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Python does not have lazy evaluation syntax features built-in, but fortunately decorators can be used with new-style classes to emulate such a feature. There are cases where one wants foo.property to return the actual property whose calculation takes significant amount of time.

This recipe adapts the existing property to provide a lazypropery decorator that does this.

See the first comment below for an example usage.

Also see: lazy initialization

Python, 12 lines
def lazyproperty(func):
    """A decorator for lazy evaluation of properties
    cache = {}
    def _get(self):
            return cache[self]
        except KeyError:
            cache[self] = value = func(self)
            return value
    return property(_get)



class Foo(object):
    def bar(self):
        # do some length operation
        value = calculate()
        return value

f = Foo()
for x in range(10):
    print f.bar
Alan Franzoni 15 years ago  # | flag

The memoize pattern is pretty useful in order to cache heavy operations, but I think this kind of usage could be misleading. When used on a pure or almost-pure function, it could be assumed that the global state has little impact on the result.

But what if Foo class instances are not immutable, and the bar() method result does not depend just on the input value but on any of the object's attributes? E.g. something like this:

class Foo(object):
    attr1 = None
    attr2 = None

    def bar(self, a, b, c):
        value = calculate(a, b, c, self.attr1, self.attr2)
        return value

I think a proper way to do this should take into account the Foo instance state BEYOND the input arguments.

Matteo Dell'Amico 15 years ago  # | flag

Alan: perhaps a @mutating decorator to declare that some methods should reset one of more of the cached properties?

Alan Franzoni 15 years ago  # | flag

Matteo: that might, or might not, be useful. If such changes happen frequently you just happen to reset your cache too often - if attr1 switches back and forth between 1 and 2, you just keep resetting the cache instead of caching two different values.

And it would be overly complex, IMHO, since a forgotten decorator might just make an app unpredictable.


The motivation behind using lazy properties (for me) is to defer execution of the initialization code that sets member variables which is typically done in __init__(). The reason for deferring execution is that, one may want to avoid performing expensive calculation (in arriving at the values for member variables) during the object creation phase - and have that done only during the invocation of the member variable.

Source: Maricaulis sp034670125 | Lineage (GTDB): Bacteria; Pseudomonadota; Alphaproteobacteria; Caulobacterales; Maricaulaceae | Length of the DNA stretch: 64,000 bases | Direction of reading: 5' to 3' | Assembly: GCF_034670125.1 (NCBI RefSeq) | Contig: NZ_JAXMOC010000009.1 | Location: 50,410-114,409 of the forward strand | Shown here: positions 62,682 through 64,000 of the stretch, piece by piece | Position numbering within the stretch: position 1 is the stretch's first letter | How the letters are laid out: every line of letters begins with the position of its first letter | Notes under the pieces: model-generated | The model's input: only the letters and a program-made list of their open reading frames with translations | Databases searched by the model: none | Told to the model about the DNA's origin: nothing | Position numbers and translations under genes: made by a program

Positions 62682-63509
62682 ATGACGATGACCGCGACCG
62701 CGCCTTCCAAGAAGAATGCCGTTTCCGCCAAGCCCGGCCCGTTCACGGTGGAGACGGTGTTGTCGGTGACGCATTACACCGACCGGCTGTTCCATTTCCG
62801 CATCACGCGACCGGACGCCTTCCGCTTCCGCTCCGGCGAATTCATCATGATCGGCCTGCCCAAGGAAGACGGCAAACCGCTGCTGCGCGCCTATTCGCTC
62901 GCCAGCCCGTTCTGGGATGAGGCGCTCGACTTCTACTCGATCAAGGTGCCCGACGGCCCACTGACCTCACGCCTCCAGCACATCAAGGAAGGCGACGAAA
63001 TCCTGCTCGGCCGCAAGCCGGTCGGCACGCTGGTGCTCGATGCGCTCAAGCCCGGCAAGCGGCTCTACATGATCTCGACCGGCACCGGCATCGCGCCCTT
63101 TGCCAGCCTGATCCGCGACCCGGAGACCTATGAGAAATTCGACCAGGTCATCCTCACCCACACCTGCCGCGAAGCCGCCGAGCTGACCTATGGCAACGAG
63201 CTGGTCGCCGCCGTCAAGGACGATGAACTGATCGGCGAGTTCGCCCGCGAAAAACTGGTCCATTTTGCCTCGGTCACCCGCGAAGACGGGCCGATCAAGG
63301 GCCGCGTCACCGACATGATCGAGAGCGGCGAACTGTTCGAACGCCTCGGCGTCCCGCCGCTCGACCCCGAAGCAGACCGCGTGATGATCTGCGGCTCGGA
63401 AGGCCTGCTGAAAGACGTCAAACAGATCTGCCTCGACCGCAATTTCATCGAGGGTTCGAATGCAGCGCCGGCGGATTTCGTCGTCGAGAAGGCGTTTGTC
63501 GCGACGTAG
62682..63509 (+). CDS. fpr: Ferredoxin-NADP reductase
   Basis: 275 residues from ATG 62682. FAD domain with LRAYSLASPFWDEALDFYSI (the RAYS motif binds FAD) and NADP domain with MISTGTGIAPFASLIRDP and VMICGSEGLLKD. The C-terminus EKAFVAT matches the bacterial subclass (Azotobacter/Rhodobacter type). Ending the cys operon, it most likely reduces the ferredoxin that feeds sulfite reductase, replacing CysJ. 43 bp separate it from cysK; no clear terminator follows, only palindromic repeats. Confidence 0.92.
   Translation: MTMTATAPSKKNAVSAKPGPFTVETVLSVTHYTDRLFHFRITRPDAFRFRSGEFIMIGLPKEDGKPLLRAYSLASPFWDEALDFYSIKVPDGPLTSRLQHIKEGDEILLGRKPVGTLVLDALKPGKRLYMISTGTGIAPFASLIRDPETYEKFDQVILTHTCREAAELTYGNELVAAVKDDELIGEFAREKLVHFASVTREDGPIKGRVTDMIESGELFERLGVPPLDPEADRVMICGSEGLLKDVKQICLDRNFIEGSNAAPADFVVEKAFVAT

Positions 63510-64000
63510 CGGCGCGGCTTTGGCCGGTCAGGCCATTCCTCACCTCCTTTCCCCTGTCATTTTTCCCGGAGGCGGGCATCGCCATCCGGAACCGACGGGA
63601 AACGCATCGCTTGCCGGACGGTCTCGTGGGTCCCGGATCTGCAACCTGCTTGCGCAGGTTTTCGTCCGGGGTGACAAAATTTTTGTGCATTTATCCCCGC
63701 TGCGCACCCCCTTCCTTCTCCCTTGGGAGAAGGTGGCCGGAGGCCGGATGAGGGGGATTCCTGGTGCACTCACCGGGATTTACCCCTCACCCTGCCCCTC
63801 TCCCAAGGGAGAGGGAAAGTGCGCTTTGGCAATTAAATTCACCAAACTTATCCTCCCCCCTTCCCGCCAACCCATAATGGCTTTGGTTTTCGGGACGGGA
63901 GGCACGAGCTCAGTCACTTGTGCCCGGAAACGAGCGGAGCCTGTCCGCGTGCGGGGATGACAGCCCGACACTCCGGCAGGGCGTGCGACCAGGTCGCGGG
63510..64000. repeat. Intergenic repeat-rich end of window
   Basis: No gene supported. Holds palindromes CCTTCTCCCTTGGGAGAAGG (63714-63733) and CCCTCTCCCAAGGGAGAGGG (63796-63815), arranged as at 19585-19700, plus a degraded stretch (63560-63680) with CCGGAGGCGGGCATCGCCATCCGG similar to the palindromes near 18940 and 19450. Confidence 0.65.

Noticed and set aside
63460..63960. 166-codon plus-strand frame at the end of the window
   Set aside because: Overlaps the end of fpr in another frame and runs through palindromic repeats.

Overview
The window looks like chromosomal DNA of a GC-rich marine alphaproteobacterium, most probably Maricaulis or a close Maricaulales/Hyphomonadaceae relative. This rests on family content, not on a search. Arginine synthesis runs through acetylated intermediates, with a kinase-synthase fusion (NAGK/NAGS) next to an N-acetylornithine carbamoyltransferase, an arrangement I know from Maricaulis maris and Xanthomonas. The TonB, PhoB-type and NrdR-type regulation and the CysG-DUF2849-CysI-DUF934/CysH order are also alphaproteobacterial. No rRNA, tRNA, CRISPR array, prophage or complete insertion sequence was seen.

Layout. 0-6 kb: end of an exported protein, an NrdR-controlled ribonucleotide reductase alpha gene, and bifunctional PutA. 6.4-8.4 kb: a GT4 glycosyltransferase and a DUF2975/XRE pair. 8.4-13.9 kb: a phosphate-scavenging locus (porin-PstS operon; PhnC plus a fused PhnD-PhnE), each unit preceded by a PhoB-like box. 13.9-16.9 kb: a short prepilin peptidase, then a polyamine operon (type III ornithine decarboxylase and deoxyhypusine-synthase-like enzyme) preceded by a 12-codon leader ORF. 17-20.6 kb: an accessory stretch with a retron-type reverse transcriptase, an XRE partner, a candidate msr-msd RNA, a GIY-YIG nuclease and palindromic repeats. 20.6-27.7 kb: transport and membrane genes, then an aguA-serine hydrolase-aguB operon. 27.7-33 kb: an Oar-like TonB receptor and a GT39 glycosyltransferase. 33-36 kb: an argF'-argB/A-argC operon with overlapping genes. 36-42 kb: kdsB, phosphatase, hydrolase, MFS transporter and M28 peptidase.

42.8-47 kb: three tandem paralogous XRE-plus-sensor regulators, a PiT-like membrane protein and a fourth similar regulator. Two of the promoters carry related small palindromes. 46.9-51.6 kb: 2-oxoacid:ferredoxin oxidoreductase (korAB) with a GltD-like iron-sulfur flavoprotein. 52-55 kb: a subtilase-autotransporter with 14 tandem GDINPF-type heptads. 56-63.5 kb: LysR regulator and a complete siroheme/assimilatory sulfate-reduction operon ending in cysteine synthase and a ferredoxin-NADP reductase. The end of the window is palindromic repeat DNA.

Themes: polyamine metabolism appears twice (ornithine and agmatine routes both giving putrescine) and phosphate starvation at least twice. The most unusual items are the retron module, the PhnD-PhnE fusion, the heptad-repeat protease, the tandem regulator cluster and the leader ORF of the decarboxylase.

Since this is a lazy property and not a lazy method, I would expect Foo.bar() to not accept any arguments; even if it did.. there is no way the dot accesor syntax - f.bar - is able to pass the arguments to bar(). The argument is thus moot.

I'll shortly update the recipe (by removing the memoize decorator) to avoid this confusion.

Alan Franzoni 15 years ago  # | flag


I probably went wrong with my example.

But my point was a bit different; the problem is that any property might access other instance attributes. Whatever way they are created, those may vary during execution. Hence you should either clearly state this recipe only works on immutable objects, or find out a different caching algorithm.

Here's a "proper" example of the issue. Try this (there may be too much code here, but this will help with my next proposal):

class MyMutableObject(object):
    _counter = 0

    def __init__(self, a, b, c):
        self.a = a
        self.b = b
        self.c = c

        self.__class__._counter += 1
        self.counter = self._counter

    def complex_property(self):
        return self.a + self.b

    def __getstate__(self):
        return (self.a, self.b, self.c)

    def __repr__(self):
        return "MMO %s: a=%s, b=%s, c=%s" % (self.counter, self.a, self.b,

mmo1 = MyMutableObject(5, 10, 12)
mmo2 = MyMutableObject(1, 2, 3)

print "First access"
print mmo1.complex_property
print mmo2.complex_property
print "Reaccess"
print mmo1.complex_property
print mmo2.complex_property

print "Change values and reaccess."
mmo1.a = 1
mmo1.b = 2
mmo1.c = 3

print mmo1.complex_property

Will output:

First access
Change values and reaccess.

The last line's result might come just unexpected, because the object attributes have been changed, but no cache invalidation pattern has been applied. What I mean is: this sort of approach might be both error-prone and sub-effective: if such complex property results depends only on the object state, it won't probably vary between instances sharing an identical state; but this kind of lazyproperty forces a recalc every time a different instance is created.

This is my proposal:

def statelazyproperty(func):
    """A decorator for state-based lazy evaluation of properties
    cache = {}
    def _get(self):
        state = self.__getstate__()
            v = cache[state]
            print "Cache hit %s" % str(state)
            return v
        except KeyError:
            print "Cache miss %s" % str(state)
            cache[state] = value = func(self)
            return value

    return property(_get)

Just let any instance have a __getstate__() method, and cache values upon that key. This makes the cache change-aware and lets it hit even though different instances get called.


I did understand your original comment. As I said earlier, "The motivation ... is to defer execution of the initialization code".

See 'lazy initialization'.

BTW, in your example using __hash__ is better than __getstate__.

Created by Sridhar Ratnakumar on Wed, 15 Apr 2009 (MIT)
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